Medicare 101: How It Works and How to Enroll
Many people have questions about Medicare. We put together this guide to provide answers.
Medicare, the federal insurance program for people 65 or older, insures 64.5 million people across the United States. Many people have questions about whether they're eligible, how to enroll, and how Medicare works.
We put together this guide to provide answers, take the confusion out of the Medicare enrollment process, and ensure that you have the best coverage for your specific health and wellness needs.
What is Medicare?
Medicare is a health insurance program run by the U.S. government. It provides health insurance for Americans 65 and older and for some younger people with qualifying disabilities.
There are four parts of Medicare:
- Part A: Hospital Insurance (inpatient care)
- Part B: Medical Insurance (outpatient care)
- Part C: Medicare Advantage (combines coverage of Part A, Part B, and sometimes a prescription drug plan and other additional benefits)
- Part D: Prescription Drug Plan
Part A and Part B are collectively referred to as “Original Medicare.” In addition to Part A, Part B, and Part D, many people also purchase a Medigap (supplemental) Policy to pay for some of the costs not paid for by Original Medicare.
Do I enroll in all of these?
No. The first step is to choose how you want to get your coverage. See the flowchart below:
How do I enroll in Medicare?
If you receive Social Security or Railroad Retirement Board benefits, you will automatically be enrolled in Part A and Part B when you turn 65.If you do not receive those benefits, you can sign up for Medicare through the Social Security Administration. If you don’t collect Social Security when you turn 65 and are still working and have insurance coverage, you can wait to enroll in Medicare until after you stop working and are no longer covered by your employer-based insurance policy.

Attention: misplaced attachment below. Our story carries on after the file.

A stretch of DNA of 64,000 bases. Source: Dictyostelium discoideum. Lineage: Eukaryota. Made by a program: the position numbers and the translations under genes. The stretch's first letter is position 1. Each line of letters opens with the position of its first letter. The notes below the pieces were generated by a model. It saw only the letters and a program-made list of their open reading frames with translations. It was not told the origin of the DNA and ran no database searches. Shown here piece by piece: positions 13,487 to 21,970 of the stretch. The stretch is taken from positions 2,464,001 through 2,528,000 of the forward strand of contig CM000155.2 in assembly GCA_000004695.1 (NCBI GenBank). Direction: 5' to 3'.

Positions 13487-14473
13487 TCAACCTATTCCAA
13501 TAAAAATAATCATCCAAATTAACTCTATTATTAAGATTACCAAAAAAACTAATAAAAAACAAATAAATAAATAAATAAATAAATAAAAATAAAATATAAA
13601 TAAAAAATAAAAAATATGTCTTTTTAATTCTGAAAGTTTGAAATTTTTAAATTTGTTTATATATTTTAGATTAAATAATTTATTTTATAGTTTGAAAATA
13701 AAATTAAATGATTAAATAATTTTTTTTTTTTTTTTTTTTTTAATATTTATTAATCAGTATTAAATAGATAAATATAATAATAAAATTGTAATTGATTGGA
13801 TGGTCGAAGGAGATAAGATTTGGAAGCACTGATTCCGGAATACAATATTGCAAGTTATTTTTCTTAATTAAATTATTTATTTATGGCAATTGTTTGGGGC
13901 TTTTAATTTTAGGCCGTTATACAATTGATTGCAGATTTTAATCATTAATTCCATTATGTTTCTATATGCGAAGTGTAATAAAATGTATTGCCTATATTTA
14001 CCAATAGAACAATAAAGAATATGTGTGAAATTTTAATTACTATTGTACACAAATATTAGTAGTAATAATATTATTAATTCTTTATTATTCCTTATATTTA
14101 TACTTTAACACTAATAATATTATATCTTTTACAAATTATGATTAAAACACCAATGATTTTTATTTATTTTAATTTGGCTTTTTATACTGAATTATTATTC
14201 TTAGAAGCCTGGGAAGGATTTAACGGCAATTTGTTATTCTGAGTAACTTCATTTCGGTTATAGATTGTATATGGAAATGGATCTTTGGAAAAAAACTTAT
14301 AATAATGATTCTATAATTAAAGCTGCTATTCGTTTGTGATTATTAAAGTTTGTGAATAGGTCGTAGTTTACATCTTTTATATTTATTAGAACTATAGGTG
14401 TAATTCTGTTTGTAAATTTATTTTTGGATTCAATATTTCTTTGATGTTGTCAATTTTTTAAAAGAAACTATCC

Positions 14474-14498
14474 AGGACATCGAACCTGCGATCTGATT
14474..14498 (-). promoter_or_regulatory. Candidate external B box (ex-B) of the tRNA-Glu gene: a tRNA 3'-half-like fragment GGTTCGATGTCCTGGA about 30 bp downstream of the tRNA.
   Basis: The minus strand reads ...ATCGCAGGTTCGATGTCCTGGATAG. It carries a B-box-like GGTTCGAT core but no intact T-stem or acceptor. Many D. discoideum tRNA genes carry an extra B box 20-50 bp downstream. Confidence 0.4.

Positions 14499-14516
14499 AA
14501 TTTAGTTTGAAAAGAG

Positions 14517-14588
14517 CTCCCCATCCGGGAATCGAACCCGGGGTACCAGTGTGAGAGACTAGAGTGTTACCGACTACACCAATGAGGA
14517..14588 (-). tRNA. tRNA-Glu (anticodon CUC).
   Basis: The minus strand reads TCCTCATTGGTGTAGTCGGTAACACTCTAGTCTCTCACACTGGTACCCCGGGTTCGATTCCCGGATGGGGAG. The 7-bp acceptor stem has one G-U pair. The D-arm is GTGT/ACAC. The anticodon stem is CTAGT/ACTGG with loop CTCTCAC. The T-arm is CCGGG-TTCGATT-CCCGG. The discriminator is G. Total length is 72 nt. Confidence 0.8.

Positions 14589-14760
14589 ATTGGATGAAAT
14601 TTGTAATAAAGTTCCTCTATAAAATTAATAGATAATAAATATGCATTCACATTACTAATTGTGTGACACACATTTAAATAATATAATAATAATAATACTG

We recommend that you enroll in Medicare Part A as soon as possible, regardless of whether you already have health insurance coverage. For most people, it won't cost anything. If you do not have other coverage, enroll in Part B prior to the month of your 65th birthday. There is a seven month window for the Initial Enrollment Period. It begins 3 months before the month of your 65th birthday and extends 3 months after the month of your 65th birthday. If you miss this window, you may be subject to late fees.
High-net-worth individuals and/or people who are still working and insured through their employer often have more health insurance options, and evaluating them can be complex. Consider consulting with a health advisor to identify the best coverage and the best doctors to meet your needs.
Can I make changes to my Medicare plan?
Yes. You can join, switch, or drop a plan during open enrollment. If you already have Medicare, you can make changes from October 15 – December 7 each year. As long as the plan receives your request by December 7, your coverage will begin on January 1.
If you have a Medicare Advantage Plan, you can switch plans or return to Original Medicare and join a separate Medicare drug plan from January 1 – March 31. Note: You can only switch plans once during this period.
- If you have Original Medicare, you can see any doctor that accepts Medicare. Your doctor will submit the claims for you. Any doctor that accepts Medicare will also accept your supplemental insurance. If you have Medicare Advantage, the provider list is limited.
- Medicare Advantage has some disadvantages. Compared to Original Medicare, Medicare Advantage has a smaller network of doctors and typically requires you to get referrals for specialists.
- Medicare Advantage has an annual out-of-pocket limit. This is not the case with Original Medicare. However, if you have Original Medicare, a Medigap policy can cover many of the out-of-pocket costs.
- You can appeal high premiums. If you have had a decrease in income due to retirement, divorce, the death of a spouse, or other life events, you can appeal the high income surcharge.
If you or a loved one need more information about Medicare or help enrolling, reach out to an expert health advisor.